Infographic – Email Designs Trends for 2017

What if the rules changed every time you sent a letter? What if you had to add, remove, or alter sections of your messaging just to get your letter delivered? What the post offices in New York decided to do things one way and the post offices in Massachusetts decided to do it another?

It sounds far-fetched, but this is exactly the situation in email marketing. The “rules” and best practices of email are constantly shifting due to technology and consumer preferences. Delivery is determined by at times arbitrary spam filters. Email clients allow, disallow, and interpret code in their own (often divergent) ways.

That’s why staying up-to-date is so important. Email trends and best practices are both fluid and critical to the success of campaigns.

This week’s infographic aims to catch you up with the email design trends of 2017. It comes to us from Email Monks. The infographic covers continued trends from 2016, updates for 2017, and speculation about the future.

A few key points from this week’s infographic include:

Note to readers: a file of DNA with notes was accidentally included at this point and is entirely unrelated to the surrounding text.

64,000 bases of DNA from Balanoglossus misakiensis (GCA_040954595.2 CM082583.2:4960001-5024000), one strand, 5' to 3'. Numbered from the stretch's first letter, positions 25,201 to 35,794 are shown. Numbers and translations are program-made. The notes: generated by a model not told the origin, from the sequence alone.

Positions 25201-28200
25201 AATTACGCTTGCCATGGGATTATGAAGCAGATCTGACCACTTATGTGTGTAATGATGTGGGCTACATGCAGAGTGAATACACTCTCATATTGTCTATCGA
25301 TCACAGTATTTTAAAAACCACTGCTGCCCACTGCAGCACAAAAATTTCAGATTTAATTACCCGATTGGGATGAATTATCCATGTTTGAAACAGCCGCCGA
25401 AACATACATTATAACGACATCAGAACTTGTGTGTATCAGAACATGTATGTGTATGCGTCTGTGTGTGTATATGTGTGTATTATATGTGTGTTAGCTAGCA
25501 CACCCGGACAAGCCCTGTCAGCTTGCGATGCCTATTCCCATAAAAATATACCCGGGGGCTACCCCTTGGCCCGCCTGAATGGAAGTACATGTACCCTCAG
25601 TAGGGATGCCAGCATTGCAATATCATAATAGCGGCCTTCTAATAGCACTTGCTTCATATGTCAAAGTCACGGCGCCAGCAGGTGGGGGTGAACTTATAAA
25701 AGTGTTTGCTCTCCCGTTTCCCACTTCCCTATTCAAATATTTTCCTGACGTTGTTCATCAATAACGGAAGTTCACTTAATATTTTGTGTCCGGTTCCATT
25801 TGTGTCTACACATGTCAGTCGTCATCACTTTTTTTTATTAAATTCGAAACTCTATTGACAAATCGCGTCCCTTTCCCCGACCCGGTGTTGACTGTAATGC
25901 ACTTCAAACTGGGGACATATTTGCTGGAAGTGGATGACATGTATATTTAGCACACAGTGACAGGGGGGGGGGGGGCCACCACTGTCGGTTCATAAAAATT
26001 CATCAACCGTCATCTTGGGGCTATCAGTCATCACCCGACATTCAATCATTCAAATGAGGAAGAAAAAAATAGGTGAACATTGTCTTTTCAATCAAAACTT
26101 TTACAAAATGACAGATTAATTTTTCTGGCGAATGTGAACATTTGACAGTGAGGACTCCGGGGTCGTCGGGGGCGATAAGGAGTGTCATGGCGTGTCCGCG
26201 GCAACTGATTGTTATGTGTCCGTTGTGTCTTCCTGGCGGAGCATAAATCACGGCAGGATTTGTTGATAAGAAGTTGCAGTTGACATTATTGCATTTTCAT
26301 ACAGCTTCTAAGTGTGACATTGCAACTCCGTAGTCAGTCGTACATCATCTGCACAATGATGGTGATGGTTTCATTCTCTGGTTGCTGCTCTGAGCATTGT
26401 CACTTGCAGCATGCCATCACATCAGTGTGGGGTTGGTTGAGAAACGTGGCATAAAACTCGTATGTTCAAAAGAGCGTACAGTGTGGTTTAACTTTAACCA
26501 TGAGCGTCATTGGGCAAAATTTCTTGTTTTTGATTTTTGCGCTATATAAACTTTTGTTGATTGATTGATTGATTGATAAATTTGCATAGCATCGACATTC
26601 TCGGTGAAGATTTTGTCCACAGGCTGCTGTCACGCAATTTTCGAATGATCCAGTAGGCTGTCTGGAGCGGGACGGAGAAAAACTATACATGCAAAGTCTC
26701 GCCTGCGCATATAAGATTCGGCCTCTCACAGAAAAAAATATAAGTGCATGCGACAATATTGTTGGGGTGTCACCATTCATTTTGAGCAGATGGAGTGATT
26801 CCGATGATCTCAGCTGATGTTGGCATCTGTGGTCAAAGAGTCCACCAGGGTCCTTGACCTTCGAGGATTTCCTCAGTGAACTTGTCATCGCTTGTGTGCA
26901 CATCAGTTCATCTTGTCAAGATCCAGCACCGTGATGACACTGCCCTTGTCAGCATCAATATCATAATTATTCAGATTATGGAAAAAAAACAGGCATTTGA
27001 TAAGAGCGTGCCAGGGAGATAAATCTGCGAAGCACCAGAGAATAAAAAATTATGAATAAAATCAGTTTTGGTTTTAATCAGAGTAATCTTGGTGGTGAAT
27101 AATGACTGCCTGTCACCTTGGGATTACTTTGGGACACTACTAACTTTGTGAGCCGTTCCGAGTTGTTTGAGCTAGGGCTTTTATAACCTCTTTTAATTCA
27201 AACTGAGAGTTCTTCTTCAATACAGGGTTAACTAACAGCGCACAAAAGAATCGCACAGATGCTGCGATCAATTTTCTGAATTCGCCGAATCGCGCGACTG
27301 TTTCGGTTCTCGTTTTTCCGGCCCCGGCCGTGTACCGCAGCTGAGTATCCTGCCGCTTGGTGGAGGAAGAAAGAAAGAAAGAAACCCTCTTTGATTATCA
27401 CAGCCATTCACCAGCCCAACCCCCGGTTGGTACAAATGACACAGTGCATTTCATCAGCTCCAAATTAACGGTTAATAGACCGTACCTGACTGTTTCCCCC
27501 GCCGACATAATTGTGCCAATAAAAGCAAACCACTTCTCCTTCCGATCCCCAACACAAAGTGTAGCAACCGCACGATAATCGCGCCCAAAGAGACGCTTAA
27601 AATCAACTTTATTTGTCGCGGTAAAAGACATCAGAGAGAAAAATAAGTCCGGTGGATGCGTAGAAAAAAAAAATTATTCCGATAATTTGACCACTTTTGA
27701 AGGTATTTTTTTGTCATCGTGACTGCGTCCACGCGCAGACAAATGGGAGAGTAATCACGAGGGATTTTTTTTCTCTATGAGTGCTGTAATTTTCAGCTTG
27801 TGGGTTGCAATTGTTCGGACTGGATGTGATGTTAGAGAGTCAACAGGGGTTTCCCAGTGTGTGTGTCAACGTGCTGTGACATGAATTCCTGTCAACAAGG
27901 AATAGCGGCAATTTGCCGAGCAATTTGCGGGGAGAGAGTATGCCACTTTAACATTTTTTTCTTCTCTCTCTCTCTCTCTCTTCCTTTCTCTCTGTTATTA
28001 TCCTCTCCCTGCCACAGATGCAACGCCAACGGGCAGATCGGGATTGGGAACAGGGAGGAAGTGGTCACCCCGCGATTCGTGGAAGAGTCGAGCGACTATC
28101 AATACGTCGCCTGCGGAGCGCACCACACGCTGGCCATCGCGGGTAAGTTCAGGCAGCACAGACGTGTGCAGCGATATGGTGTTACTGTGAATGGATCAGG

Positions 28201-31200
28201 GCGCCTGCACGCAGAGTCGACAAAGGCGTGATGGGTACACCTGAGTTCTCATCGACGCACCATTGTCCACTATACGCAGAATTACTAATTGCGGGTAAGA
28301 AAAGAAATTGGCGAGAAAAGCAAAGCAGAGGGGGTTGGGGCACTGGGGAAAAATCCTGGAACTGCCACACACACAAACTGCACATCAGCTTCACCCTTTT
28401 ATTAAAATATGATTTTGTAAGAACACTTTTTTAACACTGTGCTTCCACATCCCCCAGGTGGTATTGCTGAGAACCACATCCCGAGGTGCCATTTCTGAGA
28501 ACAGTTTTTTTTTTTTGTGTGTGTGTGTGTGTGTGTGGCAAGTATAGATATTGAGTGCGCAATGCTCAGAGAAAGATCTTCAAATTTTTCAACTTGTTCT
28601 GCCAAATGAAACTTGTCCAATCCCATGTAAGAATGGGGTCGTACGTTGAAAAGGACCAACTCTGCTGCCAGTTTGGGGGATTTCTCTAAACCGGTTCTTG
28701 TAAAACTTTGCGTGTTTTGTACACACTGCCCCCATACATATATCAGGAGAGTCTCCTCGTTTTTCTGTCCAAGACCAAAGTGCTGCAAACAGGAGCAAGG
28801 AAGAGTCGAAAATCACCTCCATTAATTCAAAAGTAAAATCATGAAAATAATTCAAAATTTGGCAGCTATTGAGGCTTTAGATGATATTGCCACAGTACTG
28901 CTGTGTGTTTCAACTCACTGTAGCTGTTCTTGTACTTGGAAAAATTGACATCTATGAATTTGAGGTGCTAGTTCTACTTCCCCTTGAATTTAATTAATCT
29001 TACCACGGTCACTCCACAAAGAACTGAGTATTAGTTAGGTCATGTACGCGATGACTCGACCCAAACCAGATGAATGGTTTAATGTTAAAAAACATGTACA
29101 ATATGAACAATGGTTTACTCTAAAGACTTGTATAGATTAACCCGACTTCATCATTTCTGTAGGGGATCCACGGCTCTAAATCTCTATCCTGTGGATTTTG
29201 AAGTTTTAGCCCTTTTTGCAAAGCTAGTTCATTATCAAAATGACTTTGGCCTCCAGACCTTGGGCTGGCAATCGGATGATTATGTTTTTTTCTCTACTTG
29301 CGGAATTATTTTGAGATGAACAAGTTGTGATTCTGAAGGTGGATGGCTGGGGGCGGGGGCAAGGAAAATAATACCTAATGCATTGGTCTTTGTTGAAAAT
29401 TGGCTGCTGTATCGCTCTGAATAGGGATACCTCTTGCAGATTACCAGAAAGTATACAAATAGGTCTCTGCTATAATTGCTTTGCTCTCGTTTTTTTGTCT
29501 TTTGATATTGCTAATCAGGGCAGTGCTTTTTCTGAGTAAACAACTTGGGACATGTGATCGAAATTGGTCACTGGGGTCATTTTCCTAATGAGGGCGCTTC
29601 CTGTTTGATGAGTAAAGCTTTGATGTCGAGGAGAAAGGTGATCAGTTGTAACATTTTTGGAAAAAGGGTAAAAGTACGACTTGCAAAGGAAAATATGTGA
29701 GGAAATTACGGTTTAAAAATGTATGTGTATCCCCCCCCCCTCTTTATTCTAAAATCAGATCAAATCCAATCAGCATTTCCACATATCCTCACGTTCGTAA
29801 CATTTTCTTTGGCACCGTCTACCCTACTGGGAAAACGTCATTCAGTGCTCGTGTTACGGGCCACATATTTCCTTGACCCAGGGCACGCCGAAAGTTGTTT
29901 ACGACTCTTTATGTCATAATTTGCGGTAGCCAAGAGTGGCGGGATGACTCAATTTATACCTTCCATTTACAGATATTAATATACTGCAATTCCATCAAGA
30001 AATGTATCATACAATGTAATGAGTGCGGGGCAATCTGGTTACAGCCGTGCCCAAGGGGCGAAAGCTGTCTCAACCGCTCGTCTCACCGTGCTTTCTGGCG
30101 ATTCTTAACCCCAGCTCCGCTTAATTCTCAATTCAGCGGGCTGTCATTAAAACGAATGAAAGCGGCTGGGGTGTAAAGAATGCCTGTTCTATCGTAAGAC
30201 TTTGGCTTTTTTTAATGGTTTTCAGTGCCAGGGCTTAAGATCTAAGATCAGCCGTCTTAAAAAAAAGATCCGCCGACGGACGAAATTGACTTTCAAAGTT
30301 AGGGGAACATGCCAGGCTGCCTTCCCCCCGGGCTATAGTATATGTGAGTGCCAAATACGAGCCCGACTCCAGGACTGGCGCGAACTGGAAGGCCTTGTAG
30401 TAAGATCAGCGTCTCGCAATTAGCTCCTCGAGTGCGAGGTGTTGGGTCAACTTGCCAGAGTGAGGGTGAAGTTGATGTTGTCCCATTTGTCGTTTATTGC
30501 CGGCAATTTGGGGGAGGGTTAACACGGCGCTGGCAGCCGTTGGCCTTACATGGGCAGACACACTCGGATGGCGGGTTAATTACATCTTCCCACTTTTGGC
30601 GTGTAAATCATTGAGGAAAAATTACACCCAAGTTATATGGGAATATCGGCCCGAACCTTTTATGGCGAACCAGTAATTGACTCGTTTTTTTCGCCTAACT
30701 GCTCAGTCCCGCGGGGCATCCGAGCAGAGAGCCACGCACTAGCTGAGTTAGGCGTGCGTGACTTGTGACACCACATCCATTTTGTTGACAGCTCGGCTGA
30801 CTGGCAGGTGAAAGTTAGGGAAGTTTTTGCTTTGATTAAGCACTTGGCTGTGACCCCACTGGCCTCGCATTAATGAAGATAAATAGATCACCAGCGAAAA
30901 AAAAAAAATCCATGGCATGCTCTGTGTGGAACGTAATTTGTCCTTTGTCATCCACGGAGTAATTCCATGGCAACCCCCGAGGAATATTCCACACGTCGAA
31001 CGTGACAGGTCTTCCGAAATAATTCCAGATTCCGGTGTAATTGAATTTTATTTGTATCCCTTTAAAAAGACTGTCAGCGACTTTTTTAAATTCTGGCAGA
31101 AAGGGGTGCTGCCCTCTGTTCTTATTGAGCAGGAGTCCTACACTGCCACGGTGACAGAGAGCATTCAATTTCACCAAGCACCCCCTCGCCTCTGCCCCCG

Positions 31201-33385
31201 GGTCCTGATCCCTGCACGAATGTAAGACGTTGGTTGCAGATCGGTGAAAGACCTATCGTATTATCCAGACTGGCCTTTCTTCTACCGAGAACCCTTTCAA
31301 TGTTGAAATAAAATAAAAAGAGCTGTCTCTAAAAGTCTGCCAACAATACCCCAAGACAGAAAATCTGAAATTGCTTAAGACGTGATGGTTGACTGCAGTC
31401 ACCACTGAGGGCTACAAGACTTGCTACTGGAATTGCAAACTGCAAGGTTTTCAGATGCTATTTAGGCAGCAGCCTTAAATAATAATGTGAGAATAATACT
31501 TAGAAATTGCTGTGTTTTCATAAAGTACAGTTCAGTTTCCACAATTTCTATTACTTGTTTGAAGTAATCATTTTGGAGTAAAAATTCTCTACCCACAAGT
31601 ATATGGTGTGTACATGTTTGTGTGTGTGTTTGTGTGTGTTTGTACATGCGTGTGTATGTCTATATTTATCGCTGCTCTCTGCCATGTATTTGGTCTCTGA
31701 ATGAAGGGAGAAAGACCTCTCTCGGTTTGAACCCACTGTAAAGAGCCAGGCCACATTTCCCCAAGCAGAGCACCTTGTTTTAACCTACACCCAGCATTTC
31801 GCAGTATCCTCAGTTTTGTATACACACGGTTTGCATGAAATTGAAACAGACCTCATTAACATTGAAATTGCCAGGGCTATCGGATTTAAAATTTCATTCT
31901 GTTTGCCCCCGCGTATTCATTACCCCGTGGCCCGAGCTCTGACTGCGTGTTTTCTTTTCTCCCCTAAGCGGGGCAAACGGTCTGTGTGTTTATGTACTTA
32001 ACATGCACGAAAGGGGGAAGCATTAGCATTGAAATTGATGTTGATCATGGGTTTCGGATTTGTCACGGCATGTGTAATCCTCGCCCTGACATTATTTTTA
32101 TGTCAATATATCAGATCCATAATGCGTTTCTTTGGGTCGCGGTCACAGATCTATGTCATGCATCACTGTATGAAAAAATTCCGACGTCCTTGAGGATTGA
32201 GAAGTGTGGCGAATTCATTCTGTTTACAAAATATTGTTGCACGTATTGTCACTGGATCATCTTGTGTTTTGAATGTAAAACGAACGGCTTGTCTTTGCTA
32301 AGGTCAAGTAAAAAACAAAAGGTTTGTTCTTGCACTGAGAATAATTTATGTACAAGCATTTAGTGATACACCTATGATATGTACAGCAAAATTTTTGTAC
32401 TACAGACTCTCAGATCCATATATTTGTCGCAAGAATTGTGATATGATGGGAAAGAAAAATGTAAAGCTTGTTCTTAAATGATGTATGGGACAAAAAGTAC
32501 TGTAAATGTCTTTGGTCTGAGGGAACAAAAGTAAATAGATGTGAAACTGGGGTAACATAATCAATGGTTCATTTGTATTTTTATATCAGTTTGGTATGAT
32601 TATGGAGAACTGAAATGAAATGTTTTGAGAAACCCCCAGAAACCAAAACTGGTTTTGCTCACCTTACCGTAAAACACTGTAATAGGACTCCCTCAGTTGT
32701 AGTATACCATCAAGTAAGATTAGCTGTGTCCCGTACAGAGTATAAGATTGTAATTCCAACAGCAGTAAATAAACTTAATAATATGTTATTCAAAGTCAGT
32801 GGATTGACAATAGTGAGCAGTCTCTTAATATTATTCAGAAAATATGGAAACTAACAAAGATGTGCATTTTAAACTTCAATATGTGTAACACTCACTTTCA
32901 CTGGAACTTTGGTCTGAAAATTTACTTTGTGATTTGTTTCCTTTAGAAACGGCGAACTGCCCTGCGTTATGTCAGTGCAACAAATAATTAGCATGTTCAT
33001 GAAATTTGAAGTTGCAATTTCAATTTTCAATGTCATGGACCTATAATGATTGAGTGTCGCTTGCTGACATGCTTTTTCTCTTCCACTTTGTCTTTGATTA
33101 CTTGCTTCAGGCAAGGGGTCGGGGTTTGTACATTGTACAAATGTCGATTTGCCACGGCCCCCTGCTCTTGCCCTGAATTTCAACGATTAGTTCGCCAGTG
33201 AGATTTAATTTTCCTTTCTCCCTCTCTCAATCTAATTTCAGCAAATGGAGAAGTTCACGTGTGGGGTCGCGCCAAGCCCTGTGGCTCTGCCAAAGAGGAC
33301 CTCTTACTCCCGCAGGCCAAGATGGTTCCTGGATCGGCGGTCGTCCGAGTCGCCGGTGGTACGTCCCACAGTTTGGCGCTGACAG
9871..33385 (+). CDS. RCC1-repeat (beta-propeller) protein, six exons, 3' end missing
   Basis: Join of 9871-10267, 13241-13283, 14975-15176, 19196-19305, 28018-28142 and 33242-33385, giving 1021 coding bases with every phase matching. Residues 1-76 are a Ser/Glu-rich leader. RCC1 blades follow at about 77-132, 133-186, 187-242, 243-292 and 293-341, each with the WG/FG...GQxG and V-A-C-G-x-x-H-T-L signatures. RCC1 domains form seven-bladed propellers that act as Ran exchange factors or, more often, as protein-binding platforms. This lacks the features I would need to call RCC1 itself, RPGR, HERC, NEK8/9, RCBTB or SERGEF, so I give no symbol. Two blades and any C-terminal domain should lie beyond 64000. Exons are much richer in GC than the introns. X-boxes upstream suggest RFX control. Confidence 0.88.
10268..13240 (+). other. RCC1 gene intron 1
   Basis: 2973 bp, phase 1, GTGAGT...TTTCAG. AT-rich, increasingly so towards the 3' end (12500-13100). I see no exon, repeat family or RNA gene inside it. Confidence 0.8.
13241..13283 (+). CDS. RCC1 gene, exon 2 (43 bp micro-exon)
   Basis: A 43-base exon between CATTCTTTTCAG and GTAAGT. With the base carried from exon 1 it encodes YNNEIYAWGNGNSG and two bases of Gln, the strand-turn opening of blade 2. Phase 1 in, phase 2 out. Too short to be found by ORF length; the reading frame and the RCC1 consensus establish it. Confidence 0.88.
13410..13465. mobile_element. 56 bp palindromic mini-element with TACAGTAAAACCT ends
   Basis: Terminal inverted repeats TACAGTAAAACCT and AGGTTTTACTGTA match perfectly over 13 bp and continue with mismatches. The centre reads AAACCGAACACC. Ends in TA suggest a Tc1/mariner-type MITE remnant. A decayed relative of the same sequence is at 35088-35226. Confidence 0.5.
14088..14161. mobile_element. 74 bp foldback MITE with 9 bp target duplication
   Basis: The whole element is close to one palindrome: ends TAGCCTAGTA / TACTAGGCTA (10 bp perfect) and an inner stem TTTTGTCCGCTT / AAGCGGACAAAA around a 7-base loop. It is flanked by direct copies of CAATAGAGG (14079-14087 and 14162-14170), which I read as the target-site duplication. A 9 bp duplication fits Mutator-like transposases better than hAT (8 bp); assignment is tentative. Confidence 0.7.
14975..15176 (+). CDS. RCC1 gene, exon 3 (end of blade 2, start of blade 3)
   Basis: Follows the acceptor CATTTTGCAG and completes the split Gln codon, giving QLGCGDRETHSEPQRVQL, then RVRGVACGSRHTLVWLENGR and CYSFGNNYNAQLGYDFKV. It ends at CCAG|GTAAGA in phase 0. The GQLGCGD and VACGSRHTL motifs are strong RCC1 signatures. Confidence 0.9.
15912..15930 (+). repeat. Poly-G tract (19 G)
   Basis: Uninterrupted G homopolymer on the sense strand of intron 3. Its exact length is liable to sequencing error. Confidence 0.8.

• Minimalistic email design uses simple combinations of text and images to better conform to shortening attention spans
  • Master emails templates with modular sections preserve consistency across email messages and make optimal use of marketing automation capabilities
  • Keyframe animation promises to bring movement to your email messages, without the resource-heavy demands of video or the choppiness of traditional GIFs


[Click to Enlarge]





Let us know what you think:

  • Are the trends listed reflected in your industry?
  • Would you add anything to the list?
  • What changes are you making for the remainder of 2017?



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Comments (2)

Hi Matt – this looks very interesting and I was looking forward to reading the infographic, but it’s just too small. When I click on it, it actually gets smaller than the version embedded in your post, instead of enlarging. I tried zooming in several times, but still too tough to read. Any suggestions? Thanks!

Hi, Randy! The web page version of the infographic should do the trick for you. It’s available here:

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